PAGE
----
In the midst of World War I, the Ottoman Empire, in modern-day Turkey, committed the first European genocide of the 1900s: a genocide of its Assyrian, Greek, and Armenian minorities. The genocide of Armenians, the Armenian Genocide, was easily the largest, killing approximately 1.5 million Armenians from 1915 to 1917.
A few years after the end to World War I, the Ottoman Empire fell for unrelated reasons, replaced by the modern Turkish state. Yet unlike other nations where new governments replaced genocidal ones – Germany, for instance – the Turkish government has never apologized or recognized the Armenian Genocide, instead opting to categorically deny that the killings were genocidal. Turkey’s denial is not merely internal; Turkish governments have long pressured other countries to not recognize the genocide. Consequently, the United States Government has never recognized the Armenian Genocide, in what Aram Hamparian of the Armenian National Committee of America called “just a Turkish policy that was exported to the U.S.”
This has not, however, stopped Armenian-American groups such as the ANCA from trying to get the U.S. government to prioritize the recognition of this crime… since the early 1920s,” according to Hamparian. There is, similarly, increasing recognition of the Armenian Genocide in the United States: “49 U.S. states have recognized the Armenian Genocide… the International Association of Genocide Scholars has unanimously called for the recognition of the Armenian Genocide… [and] all the major media outlets have started speaking in clear, unequivocal terms about the Armenian Genocide.” On October 29, 2019, the United States House of Representatives overwhelmingly voted to recognize the Armenian Genocide, a move Hamparian called, “A big step towards full, formal U.S. recognition, [including], we hope, the President.”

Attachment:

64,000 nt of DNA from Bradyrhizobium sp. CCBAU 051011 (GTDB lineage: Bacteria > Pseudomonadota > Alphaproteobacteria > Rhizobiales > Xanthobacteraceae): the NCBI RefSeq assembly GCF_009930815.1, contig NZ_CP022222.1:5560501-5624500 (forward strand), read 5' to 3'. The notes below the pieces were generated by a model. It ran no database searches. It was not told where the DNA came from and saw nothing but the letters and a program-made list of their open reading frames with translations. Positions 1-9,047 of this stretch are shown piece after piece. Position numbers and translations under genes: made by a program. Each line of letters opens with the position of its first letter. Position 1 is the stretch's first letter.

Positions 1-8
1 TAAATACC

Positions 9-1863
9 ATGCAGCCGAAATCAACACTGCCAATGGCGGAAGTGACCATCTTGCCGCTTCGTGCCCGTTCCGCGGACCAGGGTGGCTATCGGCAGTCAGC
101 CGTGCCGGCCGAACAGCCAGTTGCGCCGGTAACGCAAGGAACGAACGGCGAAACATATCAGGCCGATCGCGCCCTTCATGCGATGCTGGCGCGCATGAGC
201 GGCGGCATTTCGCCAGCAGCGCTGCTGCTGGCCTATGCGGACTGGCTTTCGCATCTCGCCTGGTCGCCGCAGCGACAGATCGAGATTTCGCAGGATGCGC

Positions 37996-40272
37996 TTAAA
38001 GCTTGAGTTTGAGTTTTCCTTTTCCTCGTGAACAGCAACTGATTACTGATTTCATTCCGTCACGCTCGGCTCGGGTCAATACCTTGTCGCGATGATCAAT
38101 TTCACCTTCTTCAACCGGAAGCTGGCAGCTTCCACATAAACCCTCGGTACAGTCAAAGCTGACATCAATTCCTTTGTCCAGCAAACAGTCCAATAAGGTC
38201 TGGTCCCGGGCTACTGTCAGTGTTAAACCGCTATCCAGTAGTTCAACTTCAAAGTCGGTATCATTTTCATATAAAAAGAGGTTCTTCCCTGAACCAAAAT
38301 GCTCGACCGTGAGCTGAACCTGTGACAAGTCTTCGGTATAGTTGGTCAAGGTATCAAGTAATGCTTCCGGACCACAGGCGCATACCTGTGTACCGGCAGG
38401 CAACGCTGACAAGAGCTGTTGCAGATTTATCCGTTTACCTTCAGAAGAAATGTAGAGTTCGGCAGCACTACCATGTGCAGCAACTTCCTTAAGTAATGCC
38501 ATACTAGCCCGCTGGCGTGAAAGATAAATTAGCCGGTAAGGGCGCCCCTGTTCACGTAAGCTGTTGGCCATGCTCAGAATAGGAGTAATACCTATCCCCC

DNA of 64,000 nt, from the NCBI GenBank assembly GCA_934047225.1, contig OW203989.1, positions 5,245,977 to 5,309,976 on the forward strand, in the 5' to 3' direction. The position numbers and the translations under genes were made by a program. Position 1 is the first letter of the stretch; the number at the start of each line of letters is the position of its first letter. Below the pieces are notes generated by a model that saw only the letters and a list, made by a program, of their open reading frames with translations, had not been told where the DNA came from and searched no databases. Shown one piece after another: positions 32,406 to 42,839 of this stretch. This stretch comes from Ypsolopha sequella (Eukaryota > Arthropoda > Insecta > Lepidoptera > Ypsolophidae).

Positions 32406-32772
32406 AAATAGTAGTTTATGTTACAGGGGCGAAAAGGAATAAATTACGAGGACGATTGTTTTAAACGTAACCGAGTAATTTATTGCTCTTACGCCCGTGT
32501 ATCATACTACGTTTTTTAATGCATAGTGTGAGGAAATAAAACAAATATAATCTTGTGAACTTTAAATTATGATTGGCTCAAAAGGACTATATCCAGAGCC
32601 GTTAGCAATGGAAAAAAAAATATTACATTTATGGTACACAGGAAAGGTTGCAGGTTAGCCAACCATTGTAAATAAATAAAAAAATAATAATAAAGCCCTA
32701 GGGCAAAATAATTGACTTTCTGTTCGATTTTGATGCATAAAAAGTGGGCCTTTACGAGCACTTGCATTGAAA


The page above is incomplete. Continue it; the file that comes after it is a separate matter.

However, although nearly all Democratic and Republican House Representatives voted to recognize the Armenian Genocide, this vote was not unaninmous. Eleven Republicans voted against the measure and one voted present, as did two Democrats: Eddie Bernice Johnson, and Ilhan Omar, a left-wing Representative famous for criticizing many aspects of Israel’s foreign policy. Omar stated on Twitter that, “[her] issue was with the timing and context. I think we should demand accountability for human rights abuses consistently, not simply when it suits our political goals.” As the move comes after many politicians harshly criticized the Turkish government for invading Rojava, an autonomous, Kurdish-majority region in Syria, said, “Accountability and recognition of genocide… should be done based on academic consensus outside the push and pull of geopolitics.” Criticizing this decision, Hamparian said that, “Her suggestion that there is somehow a lack of academic consensus was very troubling. It reminded us of the argument that the Turkish government would use.”